Andrew Bacevich

Since the late eighteenth century, the United States has been involved in an almost ceaseless string of wars, interventions
Since this is all an exercise in learning what we can from looking backward, naturally the list includes Edward Bellamy's
Despite a painfully expensive and tragically wasteful record of militarized interventions in Iraq, Afghanistan, Lebanon, Iran, Somalia, Libya, and many other countries throughout the greater Middle East, the U.S. military and foreign policy establishment persists in staying its presence course.  
Too many candidates are endorsing the conventional political wisdom that more military invasion, occupation, droning and Pentagon spending will somehow make us more secure. That's why we think that now is a more important time than ever to challenge the status quo.
In our era in Washington, whole careers have been built on grotesque mistakes. In fact, when it comes to our various conflicts, God save you if you're right; no one will ever want to hear from you again. If you're wrong, however... well, take the invasion of Iraq.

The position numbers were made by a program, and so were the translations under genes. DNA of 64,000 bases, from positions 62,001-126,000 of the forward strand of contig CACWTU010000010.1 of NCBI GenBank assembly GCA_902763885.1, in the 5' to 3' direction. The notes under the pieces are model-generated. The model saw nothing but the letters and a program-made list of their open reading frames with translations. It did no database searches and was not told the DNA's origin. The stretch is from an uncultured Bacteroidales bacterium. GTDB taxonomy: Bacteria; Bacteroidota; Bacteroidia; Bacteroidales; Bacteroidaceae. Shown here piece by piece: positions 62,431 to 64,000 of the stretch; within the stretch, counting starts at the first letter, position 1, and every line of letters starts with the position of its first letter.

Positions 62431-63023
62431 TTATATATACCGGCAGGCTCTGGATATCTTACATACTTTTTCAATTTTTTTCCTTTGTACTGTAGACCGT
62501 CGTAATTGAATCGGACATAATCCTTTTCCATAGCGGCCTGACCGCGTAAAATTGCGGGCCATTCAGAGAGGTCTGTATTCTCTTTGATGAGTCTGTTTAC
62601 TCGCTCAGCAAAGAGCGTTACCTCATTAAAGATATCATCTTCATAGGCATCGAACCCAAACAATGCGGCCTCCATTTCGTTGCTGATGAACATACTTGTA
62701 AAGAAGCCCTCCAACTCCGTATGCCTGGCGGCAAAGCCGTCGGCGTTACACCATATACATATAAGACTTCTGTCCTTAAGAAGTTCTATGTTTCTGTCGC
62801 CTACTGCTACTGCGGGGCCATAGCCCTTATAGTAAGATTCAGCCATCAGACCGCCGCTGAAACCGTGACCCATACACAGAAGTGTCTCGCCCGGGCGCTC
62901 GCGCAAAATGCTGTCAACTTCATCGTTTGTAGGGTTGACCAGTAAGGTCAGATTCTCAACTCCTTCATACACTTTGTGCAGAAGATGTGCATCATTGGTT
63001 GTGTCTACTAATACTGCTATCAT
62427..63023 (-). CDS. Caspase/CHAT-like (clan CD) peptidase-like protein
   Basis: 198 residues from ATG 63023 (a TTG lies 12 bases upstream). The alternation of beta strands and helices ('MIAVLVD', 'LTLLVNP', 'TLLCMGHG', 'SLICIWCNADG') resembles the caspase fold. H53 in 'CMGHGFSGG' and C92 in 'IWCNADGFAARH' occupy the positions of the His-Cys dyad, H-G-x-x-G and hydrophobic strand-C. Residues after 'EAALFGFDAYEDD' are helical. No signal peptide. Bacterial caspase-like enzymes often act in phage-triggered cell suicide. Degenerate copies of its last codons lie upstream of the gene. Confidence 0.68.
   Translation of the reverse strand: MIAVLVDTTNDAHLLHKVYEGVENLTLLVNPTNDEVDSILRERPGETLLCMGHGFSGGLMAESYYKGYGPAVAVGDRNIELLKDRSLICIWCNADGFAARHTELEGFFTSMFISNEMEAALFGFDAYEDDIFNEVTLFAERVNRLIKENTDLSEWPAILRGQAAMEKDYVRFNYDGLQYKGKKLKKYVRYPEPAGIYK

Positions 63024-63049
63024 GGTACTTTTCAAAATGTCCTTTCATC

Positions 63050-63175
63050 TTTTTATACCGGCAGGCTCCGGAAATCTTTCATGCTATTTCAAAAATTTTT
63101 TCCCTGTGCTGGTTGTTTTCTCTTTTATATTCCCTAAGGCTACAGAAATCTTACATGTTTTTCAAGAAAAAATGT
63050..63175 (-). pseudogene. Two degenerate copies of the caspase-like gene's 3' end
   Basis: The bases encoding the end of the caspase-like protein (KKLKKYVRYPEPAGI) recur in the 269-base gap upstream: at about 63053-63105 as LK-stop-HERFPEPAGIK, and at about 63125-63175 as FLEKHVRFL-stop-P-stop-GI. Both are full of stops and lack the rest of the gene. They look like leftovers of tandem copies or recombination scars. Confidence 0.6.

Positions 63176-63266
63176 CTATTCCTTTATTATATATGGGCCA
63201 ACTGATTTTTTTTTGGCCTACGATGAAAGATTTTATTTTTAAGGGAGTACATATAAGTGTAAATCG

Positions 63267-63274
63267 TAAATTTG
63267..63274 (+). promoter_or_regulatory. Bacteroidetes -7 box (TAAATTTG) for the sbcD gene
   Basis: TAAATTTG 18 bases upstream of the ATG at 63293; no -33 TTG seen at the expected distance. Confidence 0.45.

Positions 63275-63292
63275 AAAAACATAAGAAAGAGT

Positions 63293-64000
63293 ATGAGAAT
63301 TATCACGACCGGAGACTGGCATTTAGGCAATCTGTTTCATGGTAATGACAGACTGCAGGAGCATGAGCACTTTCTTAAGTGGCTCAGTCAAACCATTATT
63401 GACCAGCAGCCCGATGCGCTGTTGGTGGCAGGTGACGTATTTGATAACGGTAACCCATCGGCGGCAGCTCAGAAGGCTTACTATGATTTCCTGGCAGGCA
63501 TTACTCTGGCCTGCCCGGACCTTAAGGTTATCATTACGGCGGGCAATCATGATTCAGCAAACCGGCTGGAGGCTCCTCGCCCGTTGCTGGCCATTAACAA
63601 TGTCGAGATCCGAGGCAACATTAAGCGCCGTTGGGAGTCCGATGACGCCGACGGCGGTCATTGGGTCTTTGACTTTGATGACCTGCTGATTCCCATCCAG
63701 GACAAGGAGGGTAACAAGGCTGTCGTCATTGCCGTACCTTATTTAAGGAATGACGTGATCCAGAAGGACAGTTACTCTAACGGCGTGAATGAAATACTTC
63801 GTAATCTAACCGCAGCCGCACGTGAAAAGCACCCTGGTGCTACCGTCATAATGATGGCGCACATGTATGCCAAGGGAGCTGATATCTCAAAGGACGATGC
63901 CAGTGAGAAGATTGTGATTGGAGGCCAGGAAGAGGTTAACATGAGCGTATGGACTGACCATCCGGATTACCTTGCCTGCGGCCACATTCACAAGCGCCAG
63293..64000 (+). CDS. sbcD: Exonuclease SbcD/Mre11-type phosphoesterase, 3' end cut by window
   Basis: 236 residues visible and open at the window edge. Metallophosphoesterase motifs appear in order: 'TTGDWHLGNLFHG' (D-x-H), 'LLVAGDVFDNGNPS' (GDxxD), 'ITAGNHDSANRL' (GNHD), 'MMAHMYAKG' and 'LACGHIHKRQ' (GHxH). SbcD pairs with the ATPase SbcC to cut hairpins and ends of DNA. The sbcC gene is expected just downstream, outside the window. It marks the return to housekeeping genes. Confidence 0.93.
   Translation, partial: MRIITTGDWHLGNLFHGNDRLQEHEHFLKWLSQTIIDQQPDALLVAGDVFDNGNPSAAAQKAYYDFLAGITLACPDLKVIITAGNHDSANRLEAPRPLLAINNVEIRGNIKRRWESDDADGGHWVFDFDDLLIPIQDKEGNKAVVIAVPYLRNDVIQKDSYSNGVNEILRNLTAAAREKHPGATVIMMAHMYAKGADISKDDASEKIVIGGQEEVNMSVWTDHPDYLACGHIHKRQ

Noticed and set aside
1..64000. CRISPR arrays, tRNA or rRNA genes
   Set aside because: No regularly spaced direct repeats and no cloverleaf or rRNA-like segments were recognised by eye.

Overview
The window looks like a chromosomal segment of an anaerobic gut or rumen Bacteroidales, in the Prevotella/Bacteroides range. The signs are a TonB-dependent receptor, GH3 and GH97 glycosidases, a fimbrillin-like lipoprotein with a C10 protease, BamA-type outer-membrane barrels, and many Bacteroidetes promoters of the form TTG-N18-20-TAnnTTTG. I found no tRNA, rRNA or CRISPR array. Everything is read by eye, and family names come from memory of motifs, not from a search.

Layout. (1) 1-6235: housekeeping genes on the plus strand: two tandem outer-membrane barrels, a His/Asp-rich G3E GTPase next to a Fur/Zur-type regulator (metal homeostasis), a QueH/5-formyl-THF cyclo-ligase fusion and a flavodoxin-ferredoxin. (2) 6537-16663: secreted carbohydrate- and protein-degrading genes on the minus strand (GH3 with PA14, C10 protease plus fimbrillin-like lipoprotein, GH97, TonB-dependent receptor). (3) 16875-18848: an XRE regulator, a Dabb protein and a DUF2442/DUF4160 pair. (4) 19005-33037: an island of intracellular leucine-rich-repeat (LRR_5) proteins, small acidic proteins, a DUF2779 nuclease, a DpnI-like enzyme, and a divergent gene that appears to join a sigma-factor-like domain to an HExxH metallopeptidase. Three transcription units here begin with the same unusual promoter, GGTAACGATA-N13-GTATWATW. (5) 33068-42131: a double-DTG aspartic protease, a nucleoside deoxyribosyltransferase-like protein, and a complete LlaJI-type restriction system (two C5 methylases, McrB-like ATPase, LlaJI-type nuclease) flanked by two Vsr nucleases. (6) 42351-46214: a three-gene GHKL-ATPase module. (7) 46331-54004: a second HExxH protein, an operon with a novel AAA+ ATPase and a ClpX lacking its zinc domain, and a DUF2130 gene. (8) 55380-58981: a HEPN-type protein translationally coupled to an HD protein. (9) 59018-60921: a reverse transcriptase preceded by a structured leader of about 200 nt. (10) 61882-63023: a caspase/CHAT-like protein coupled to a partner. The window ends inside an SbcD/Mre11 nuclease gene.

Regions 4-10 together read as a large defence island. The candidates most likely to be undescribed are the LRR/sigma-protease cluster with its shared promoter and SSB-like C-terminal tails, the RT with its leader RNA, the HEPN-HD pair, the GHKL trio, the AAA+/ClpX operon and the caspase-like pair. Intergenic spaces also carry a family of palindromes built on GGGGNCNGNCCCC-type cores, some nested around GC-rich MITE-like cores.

After a State of the Union Address, we're used to a rebuttal from the other party. This year, two of them turned out to be on the schedule.
“The analogy I'd draw is the following: You go to a doctor, who diagnoses an ailment and prescribes drugs and surgery,” Landay
The escalating bloodbath in Iraq has triggered renewed debate on how muscular America's foreign policy should be. This week, I speak with combat veteran and historian Andrew Bacevich about the events unfolding in Iraq and what they say about America's role in the world.
The premise of the complaint that we don't normally have to endure politicization of our major national sporting events is simply false. Examples abound, but the most unrelenting one is the steady diet sports fans have been fed of nearly compulsory worshipfulness of our armed forces.
A leading critic of American military expansionism has written a critical open letter to Paul Wolfowitz on the tenth anniversary